God’s Healing – Do We Need Doctors?

by Christine Sine

As a young doctor I was always concerned because it seemed to me that the Bible had nothing to say about doctors.  When healing occurs it is usually linked with the miraculous. Luke is the only doctor mentioned in the Bible, and he was not working as a medical practitioner.

With Steve & Michelle Ruetschle

I was thinking about this yesterday when our good friends Steve and Michelle Ruetschle came to visit. Some of you may remember when I wrote about him a couple of years ago in Do Miracles Still Happen. According to the doctors Steve should be a quadriplegic. Though medical science certainly helped in his healing, Steve would not be walking today without the healing powers of God.

Health and healing, the practice of medicine and the principles of hygiene in the Hebrew world, all fell under the Levitical mantle, part of the religious framework of life.  Medicine and the care of the sick is part of the priestly calling a life set aside in service to God. 

It was the Levites to whom God gave the principles for health and hygiene.  They were responsible for both the physical and spiritual health of the community.  God gave them detailed instructions for basic cleanliness and sanitation that if followed today would greatly increase the level of hygiene in many a struggling nation.  It would be hard for us to imagine our church workers as garbage disposal experts or as sanitation workers, yet for the Levites this all came under their jurisdiction.

Spiritual and physical health were linked as one ministry.  Physical cleanliness was for the priests a symbol of spiritual cleanliness. One depended on the other and both were performed by those people whose lives were set aside to serve God.

In the early Judeo – Christian church, healing was considered part of the religious function of the community.  Monetary compensation was forbidden.  In contrast the Graeco-Roman tradition professionalized medicine and saw it as a vocation to be monetarily compensated – the model that we now embrace.

The rapid growth of the early church was probably a result of its power to heal, to cast out demons and to create communities of mutual care.  Interestingly, this was closely linked to an acceptance of suffering as an identification with the sufferings of Christ and an understanding of physical illness as part of a larger paradigm in which God’s grace works through human weakness.  Throughout most of Christian history, the church provided centers for healing and cared for the sick and the suffering.  In the Middle Ages the monasteries were centers of healing They were often famous for their herb gardens which provided a broad range of medicinal substances that were produced for the use both within the monastic community as well as in the outside secular community.

In this framework, the medical attendant was seen as a servant to the poor and the sick, someone who came to relieve their pain, to heal their hurts to comfort their concerns.  Spiritual and physical health and healing walked hand in hand, separate parts of a whole person.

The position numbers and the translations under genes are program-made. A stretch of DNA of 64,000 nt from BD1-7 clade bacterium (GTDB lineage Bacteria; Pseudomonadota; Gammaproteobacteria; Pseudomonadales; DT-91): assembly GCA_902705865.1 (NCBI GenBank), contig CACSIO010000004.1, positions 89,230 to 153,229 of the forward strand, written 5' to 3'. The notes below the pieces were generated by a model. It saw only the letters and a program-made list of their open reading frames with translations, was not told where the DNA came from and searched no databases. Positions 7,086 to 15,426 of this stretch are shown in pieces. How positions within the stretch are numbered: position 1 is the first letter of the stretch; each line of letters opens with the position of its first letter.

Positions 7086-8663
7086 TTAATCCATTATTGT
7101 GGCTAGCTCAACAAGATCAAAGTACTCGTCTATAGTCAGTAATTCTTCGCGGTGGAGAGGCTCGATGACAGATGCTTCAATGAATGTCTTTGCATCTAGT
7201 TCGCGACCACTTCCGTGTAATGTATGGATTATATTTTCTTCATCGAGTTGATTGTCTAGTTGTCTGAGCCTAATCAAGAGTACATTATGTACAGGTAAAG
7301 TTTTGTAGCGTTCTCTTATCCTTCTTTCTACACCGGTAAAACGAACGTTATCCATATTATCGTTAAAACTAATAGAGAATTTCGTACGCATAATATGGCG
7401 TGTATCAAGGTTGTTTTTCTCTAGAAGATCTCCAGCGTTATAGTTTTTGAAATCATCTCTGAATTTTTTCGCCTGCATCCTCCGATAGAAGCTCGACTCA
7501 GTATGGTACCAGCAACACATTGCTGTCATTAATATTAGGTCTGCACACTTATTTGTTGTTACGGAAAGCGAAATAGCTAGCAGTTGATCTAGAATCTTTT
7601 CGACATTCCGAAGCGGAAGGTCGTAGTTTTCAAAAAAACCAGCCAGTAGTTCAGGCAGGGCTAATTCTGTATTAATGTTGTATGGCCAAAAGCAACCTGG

I thought that you might be interest in  this interesting reference to health care workers that I found.  It is not in the Protestant Bible but in the Appocrypha, those books between the Old and New Testament that are considered by some to be a part of the Biblical text.

From the Book of Ecclessiasticus (part of Appocrypha)

“Hold the physician in honour, for he is essential to you,

and God it was who established his profession.

From God the doctor has his wisdom, and the king provides for his sustenance.

His knowledge makes the doctor distinguished, and gives him access to those in authority.

God makes the earth yield healing herbs which the prudent man should not neglect;

Was not the water sweetened by a twig that men might learn his power?

He endows men with the knowledge to glory in his mighty works,

Through which the doctor eases pain and the druggist prepares his medicines;

Thus God’s creative work continues without cease in its efficacy on the surface of the earth.

My son when you are ill, delay not, but pray to God, who will heal you;

Flee wickedness; let you hands be just, cleanse your heart of every sin;

Offer your sweet-smelling oblation and petition, a rich offering according to your means.

Then give the doctor his place lest he leave; for you need him too.

There are times that give him an advantage, and he too beseeched God

That his diagnosis may be correct and his treatment bring about a cure.

He who is a sinner toward his Maker will be defiant toward the doctor.”

Ecclesiasticus 38:1-15

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revpamrose@aol.com June 28, 2013 - 6:23 am

Thank you for this thoughtful and informative post. As a person who worked as a physical therapist then became an ordained pastor I have always viewed my life work which ever profession I was working in, as one of healing and glorifying God. My faith informed my work as a physical therapist and now my physical therapy informs my pastoral ministry.

Pam Vollinger

Christine Sine June 28, 2013 - 6:47 am

I know just what you mean. People often ask me if I miss being a doctor. I always tell them that my medical knowledge has been an important foundation for the work I do now – I don’t miss it because it is an integral part of who I am and what i do

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